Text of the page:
There’s a trend in video games increasing in popularity: cozy games.
Take every stereotype about “traditional” video games and flip it, and that’s the core of a cozy game. You can find compilations of cute, relaxing or intriguing games filled with aesthetic and romantic elements on Instagram, YouTube and TikTok. Not all cozy games are created equal, but they share some core characteristics.
Most cozy games are relatively nonviolent. Some may include basic battle elements, but there’s no guts, gore or major gunslinging. This is why cozy games are some of my all-time favorites. Though they can have action, they’re not your traditional shooters. I’ve always been pretty terrible at shooting games: my aim and reaction times are both abysmal, and I have absolutely no desire to practice and get better.
The story is key for a cozy game. Most are heartwarming or have a lesson they’re trying to impart. Some focus on life’s most difficult challenges, like struggles with mental health, loss, death and grief. Others are cutesy and downright adorable, with likable characters that you immediately want to get to know. Social elements are also prevalent in cozy games. Chat with neighbors, go talk to the wise person in the neighboring town, collect secrets and stories.
With the struggles of the pandemic, I have increasingly looked for comfort in all of my free time: comfort meals like soups and other favorites, calming drinks like tea, engaging books that take me away from reality, and cozy games that give me hope and provide an engaging distraction.
So in this column, I’ll be talking about some of my favorite cozy games; no Fortnite, Minecraft, Halo or anything else like that here (though, of course, there’s nothing wrong with those). Mainstream titles and smaller offerings from independent development studios alike are fair game on a variety of platforms.
Grab your blanket and fuzzy socks. Light a candle. Dim the lights. Make a warm drink in an adorable mug. We’re gonna get cozy.
We’re starting with my first game in 2022 — Chicory: A Colourful Tale.
The title does a lot of work describing this game. As the protagonist, you’re walking around, chatting with the residents of Picnic (everything, from places to characters, has a food and meal-based name), collecting clothing items and coloring in a world that’s mysteriously and suddenly devoid of all hue. That’s what starts your adventure – getting to the bottom of why the color’s suddenly disappeared.
You navigate the world with the help of a magic paintbrush, which allows you to fill in the missing colors. Puzzles abound, and players will use their palette to solve them and navigate the sparse areas, making them lush and bright again.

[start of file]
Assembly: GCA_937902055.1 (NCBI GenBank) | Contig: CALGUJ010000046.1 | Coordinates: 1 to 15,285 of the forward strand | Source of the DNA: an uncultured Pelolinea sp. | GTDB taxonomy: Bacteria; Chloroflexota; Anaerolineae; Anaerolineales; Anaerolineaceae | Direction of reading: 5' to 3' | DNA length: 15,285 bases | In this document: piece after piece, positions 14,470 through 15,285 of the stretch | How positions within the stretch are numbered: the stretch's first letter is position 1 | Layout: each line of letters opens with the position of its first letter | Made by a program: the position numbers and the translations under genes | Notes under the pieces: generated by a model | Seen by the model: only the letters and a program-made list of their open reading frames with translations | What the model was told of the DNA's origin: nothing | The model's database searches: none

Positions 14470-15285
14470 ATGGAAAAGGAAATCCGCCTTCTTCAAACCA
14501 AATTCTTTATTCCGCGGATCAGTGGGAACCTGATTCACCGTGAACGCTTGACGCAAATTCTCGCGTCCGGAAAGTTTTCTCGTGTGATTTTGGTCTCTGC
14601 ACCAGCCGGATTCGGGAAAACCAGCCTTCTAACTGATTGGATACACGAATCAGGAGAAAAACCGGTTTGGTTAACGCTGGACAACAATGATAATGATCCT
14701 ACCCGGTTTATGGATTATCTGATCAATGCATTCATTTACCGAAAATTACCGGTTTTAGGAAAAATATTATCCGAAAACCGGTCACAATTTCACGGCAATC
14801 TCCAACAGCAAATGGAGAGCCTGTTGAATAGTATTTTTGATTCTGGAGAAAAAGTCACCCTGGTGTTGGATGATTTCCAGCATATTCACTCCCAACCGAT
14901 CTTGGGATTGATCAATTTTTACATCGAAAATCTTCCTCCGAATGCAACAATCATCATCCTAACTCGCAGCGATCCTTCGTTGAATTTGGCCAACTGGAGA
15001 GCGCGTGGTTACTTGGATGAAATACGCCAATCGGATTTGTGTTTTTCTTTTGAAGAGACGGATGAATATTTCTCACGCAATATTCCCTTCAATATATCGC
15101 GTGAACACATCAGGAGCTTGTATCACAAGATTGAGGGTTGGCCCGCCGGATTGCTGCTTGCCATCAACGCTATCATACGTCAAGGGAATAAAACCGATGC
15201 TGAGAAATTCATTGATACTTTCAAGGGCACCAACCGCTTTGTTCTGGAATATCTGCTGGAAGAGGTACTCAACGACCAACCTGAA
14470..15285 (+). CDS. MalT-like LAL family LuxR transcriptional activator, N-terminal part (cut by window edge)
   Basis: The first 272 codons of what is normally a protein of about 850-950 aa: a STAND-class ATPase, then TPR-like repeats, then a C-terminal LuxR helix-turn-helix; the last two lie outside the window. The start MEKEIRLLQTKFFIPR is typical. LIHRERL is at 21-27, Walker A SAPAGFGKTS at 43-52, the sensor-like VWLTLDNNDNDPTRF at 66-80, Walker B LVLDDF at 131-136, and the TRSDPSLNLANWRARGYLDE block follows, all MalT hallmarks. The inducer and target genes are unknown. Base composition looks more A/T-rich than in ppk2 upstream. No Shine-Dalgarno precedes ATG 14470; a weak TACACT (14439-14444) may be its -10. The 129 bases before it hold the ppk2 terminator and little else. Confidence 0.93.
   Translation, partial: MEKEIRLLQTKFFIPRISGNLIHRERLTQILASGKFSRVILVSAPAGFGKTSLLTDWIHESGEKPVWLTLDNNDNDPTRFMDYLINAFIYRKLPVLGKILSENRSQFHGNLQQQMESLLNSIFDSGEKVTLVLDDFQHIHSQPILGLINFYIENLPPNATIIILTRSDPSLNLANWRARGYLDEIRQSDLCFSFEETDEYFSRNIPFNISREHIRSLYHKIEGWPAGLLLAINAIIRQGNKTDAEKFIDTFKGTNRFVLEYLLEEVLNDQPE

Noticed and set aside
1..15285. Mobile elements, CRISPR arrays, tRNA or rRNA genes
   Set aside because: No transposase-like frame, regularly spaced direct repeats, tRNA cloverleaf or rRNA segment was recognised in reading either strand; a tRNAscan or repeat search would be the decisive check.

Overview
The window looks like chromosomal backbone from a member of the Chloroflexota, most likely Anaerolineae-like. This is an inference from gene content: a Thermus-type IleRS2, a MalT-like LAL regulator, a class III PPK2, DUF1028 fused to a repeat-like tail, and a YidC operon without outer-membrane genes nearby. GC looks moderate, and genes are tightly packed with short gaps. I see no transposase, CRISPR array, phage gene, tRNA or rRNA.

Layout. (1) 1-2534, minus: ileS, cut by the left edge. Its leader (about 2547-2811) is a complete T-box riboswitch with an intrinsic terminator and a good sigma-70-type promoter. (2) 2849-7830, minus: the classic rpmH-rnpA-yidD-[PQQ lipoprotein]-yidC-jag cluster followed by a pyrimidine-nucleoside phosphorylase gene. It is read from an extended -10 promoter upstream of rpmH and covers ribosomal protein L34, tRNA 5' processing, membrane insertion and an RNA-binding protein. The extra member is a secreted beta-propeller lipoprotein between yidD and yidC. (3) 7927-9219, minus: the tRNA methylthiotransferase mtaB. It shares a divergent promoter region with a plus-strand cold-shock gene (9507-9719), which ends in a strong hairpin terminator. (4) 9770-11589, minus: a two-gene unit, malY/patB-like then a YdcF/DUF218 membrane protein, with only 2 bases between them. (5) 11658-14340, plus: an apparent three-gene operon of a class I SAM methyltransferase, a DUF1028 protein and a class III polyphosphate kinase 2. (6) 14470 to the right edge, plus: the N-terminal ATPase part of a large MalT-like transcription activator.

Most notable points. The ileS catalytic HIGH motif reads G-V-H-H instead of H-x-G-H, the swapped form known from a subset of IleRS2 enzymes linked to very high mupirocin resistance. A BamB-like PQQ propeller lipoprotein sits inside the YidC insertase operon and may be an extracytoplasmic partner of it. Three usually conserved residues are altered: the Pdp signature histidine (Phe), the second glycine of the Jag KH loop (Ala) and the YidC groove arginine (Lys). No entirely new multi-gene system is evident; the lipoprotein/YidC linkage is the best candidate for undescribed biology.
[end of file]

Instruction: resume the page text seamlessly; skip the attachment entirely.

Along the way, you’ll learn about yourself, your style for decorating the towns, their inhabitants and their homes. The game also encourages introspection with its honest and open dialogue. Several moments resulted in audible reactions, such as a chuckle or an “aww.”
This game was developed by a tiny team of just five, and it’s evident as the story has a lot of heart. You can feel the care each took to make it a unique and engaging experience.
Collectibles like clothing items and new paintbrush tools are tucked into corners, typically just out of reach, requiring more thorough exploration to access. It was genuinely exciting to find some adorable sunglasses, so players with a completionist tendency will enjoy all of the bits and bobs scattered across the map. There’s also lots of literal litter scattered around treated like a sort of in-game currency and lost kids hiding in trees. It’s never really explained why there are so many missing kids … maybe someone should look into that?
Though I found most of the puzzles relatively straightforward, some took several tries to master. The challenge was welcome but not overwhelming. A few of the mechanics needed to solve the puzzles felt clunky. One particular plant meant to toss you across the map when hopped on never quite behaved the way I expected, despite lots of practice. Boss battles, if they can really be called that, felt sufficiently challenging, though their difficulty can be ramped down to next to zero if you want to focus more on the story and less on the gameplay.
Overall, this is a quick and adorable game great for adding some color to a gray and dreary weekend stuck inside. I spent about 20 hours total on the game, but a significant portion of that was simply scribbling all over the place. I can’t emphasize enough how downright delightful it is to find a new area of the world and make your mark on it.
I’d readily recommend this to anyone that likes to doodle or draw, but you don’t have to be artistic to appreciate this game. My art teachers in elementary and middle school took tons of pity on me — all of my talents lie elsewhere. It’s also great for people that love chatting with non-playable characters in games. There are many people, spread out throughout the world, with interesting points of view and takes. I genuinely got excited when I stumbled upon someone new because then I’d have an opportunity for a fresh perspective and typically a chuckle.
There are some heavy moments, too. The story gets into darker topics and takes them seriously while still offering levity when needed. Themes of inadequacy, artistic integrity, institutional power, sexuality and a weak sense of self all come up. Nevertheless, it’s a bright, blooming, ever-expanding world I was eager to explore.
Chickory: A Colourful Tale is available on Windows, Mac, PS4 and 5, and Nintendo Switch. I played on the Switch, which was lovely since I had the controller and touchscreen at my disposal for doodling.
Do you have suggestions for a cozy game I should check out? Questions or comments about video games? Email me at email@example.com. I’d be delighted to hear from you.